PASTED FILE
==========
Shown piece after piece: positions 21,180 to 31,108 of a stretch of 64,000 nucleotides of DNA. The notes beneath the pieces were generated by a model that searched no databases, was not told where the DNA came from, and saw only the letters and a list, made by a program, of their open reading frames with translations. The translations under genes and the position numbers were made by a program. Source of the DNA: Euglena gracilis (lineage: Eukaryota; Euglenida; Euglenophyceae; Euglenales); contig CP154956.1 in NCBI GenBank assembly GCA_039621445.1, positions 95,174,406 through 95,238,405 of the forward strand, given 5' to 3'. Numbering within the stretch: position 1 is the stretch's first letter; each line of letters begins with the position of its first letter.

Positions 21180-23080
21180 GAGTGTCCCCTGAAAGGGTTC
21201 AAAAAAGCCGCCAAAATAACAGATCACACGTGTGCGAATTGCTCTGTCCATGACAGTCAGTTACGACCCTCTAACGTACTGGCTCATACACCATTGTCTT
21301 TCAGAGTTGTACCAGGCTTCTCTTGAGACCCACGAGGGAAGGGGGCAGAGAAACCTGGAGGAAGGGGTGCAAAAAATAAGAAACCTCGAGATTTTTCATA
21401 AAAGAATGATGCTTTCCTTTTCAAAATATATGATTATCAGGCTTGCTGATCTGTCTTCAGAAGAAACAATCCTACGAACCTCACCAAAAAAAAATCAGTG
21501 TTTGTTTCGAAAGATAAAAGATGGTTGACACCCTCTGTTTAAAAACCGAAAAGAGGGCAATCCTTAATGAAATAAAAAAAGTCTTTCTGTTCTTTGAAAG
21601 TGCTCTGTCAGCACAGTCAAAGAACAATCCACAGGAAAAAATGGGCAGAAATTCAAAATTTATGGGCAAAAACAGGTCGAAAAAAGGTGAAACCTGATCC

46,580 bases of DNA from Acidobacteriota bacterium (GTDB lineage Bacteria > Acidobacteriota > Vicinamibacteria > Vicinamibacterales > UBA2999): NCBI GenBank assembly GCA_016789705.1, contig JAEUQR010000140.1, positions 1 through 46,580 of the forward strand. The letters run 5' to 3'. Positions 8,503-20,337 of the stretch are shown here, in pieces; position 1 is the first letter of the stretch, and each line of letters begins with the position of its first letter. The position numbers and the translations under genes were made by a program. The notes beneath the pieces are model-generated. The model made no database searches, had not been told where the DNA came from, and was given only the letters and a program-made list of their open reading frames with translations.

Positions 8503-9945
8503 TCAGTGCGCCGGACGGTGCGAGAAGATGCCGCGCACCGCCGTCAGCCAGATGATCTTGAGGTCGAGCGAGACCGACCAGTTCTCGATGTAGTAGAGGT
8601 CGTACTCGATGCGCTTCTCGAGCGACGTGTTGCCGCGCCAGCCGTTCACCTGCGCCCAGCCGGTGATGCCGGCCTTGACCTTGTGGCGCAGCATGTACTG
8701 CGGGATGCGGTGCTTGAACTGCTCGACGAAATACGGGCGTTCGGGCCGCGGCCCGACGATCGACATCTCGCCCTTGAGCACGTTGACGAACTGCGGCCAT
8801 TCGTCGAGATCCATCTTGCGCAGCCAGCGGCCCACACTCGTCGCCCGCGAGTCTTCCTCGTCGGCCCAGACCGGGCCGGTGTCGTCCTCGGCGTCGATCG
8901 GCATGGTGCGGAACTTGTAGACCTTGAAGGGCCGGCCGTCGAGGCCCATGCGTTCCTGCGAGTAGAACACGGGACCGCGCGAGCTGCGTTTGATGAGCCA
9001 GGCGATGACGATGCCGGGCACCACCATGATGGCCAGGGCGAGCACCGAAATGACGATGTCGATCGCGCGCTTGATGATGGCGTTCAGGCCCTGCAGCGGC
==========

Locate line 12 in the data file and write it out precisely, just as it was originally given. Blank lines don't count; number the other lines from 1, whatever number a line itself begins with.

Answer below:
8601 CGTACTCGATGCGCTTCTCGAGCGACGTGTTGCCGCGCCAGCCGTTCACCTGCGCCCAGCCGGTGATGCCGGCCTTGACCTTGTGGCGCAGCATGTACTG